To hear the wild and frantic shrieks of the wounded, the groans of the dying, and to see the mangled and bloody state of the soldiers upon the arrival of the wagons; to see the ground all covered over with the blood and blood running in numbers of places from the wagon-bodies, was enough to chill the blood in the warmest heart. To see the distorted features of those brave men, writhing in the most keen and inexpressible anguish, when harshness of handling or removing in haste became not only necessary but was tenderness in itself in efforts to save them from a lawless, inhuman and insulting cruel foe.

These were the hours of darkness and of sore trial. Those of us at the hospital carried the wounded soldiers into the meeting house as fast as we could and laid them to the hands of the surgeons who dressed their wounds as fast as possible and sent them off in wagons immediately afterwards towards Philadelphia. Oh, what a scene!

The skirmishing engagements and regular battle lasted from daylight until almost sunset. This battle was a hard one. The heat of the day was very oppressive, the men suffered severely and no doubt many soldiers died from exhaustion alone. The cry for water was the most distressing. Soldiers would come to soldiers and beg for God’s sake that they might receive but a little water to quench their burning thirst. Wherever canteens were beheld by these famishing soldiers slung upon others, a descent would be made upon them. In many instances when assurances were given that their canteens were empty, no credit would be given to the assertions, but the famishing soldiers would tear the canteens from off the shoulders of their possessors and examine them themselves ere they would be satisfied that they were empty.

Many of those unsatisfied and perishing heroes returned
again to the battle and many no doubt died from exhaustion. Others fell dead on the battle field from the deadly arms of their enemies. Others fell covered with wounds and with glory contending with odds against them in defense of [their country].

My father and his soldiers were now under the command of Colonel George Ross of the 11th Regiment and remained at Brandywine meeting house for the purpose of burying the dead. This they continued to do until a body of British light horse were beheld coming up at full gallop. My father ordered his men to fly instantly to the woods, telling them at the same time to halt there until he should join them. He then bade me to run fast for the woods and take care of myself, whilst he was the last to leave.

I being pretty fleet of foot, I halted within sight until the
light-horsemen rode up in front of the meeting house. I felt anxious to see what they would do. Upon halting they all dismounted. There was a dead soldier lying on a bench in front of the church, covered with a blanket. I saw a British horseman draw his sword as soon as he dismounted and advance to the bench and run it through the body of the dead soldier. The beholding of this spiritless action satisfied my curiosity and I “heeled it like a major” and was not the last of the party in gaining the wood. Upon the horsemen taking the route we had taken we were again induced to take to our “scrapers.” I ran into a house where our Colonel had boarded and picked up a pair of boots that belong to him and carried them with me. The retreat was ordered to Philadelphia whither we were now bound. We all became scattered in the woods after dark and my father and myself took our course across Delaware County in the direction of Philadelphia.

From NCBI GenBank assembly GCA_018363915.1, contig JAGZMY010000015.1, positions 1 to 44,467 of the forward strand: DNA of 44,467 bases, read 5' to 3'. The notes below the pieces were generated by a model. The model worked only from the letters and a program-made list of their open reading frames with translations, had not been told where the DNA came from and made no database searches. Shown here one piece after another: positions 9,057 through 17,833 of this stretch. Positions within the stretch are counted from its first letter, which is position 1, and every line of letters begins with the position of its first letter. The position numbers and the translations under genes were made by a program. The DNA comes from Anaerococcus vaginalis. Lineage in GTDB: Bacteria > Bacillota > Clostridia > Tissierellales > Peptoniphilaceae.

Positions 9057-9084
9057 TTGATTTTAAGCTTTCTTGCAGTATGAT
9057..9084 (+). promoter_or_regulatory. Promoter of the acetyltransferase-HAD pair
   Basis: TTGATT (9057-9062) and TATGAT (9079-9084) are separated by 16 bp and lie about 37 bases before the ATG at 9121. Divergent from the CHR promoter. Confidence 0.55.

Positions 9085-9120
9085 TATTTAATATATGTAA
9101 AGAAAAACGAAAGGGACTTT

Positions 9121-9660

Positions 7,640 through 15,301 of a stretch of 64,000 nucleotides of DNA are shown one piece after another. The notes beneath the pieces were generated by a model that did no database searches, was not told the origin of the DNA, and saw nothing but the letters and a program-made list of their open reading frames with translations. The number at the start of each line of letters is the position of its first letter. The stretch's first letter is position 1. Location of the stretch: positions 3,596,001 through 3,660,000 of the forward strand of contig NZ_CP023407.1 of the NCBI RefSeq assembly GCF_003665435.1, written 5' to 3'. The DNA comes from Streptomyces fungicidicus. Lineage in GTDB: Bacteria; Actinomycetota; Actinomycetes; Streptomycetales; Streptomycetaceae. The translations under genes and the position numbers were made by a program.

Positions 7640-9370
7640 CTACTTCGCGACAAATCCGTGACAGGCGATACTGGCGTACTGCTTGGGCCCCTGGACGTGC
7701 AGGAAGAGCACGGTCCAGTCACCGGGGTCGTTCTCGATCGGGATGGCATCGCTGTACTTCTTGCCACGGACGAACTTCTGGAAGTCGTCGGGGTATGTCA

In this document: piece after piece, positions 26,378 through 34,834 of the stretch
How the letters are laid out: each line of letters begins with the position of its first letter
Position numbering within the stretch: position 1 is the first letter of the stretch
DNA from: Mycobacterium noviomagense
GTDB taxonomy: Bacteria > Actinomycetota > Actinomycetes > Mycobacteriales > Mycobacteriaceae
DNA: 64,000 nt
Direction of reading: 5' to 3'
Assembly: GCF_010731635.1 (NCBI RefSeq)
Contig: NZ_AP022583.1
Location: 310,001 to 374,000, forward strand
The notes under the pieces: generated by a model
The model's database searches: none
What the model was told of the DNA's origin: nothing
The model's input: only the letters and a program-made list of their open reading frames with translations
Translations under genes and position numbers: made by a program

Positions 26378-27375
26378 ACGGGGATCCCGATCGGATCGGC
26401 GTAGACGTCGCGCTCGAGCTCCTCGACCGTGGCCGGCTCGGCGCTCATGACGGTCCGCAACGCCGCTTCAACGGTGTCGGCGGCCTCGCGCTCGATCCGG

We traveled some considerable distance that night and at last arrived at the house of a good American friend. a true friend to the weary and despised soldier. This man gave us a hearty welcome to his house, took us in and gave us to eat and drink. He then conducted us up to his garret and made us a bed upon the floor, so that as he said, if any of the British scouters should come they might not be able to find us. Here we rested our weary limbs till almost daylight and then pushed on for Philadelphia barracks. We played rather hide-and-go-seek upon the road, keeping a constant look out for the British or British scouters, but we were not surprised by any of them on our route thither.

When we arrived at Philadelphia barracks, we found but a few soldiers there. I do not recollect whether General Washington arrived before or after us at Philadelphia but think that he did not arrive there before us as his march could not have been as rapid a one as ours.

He had halted at Chester for the night, only eight miles from the scene of action and had his artillery and baggage to retard his progress. it is therefore. questionable in my own mind whether he arrived at Philadelphia on the same day that we did.

Shortly after our arrival at Philadelphia, I carried the boots (I had brought with me) to Col. who came to his door and received them from me. He said, “You are a fine little boy,” but never said as much as thank you, or offered me anything to eat or to drink as a remuneration for my trouble of carrying them so great a distance to him. After delivering his boots to him, I returned to the barracks scratching my head, wishing at the same time that I had given them to the old farmer that kept us in our flight to Philadelphia. CONTINUED NEXT MONTH.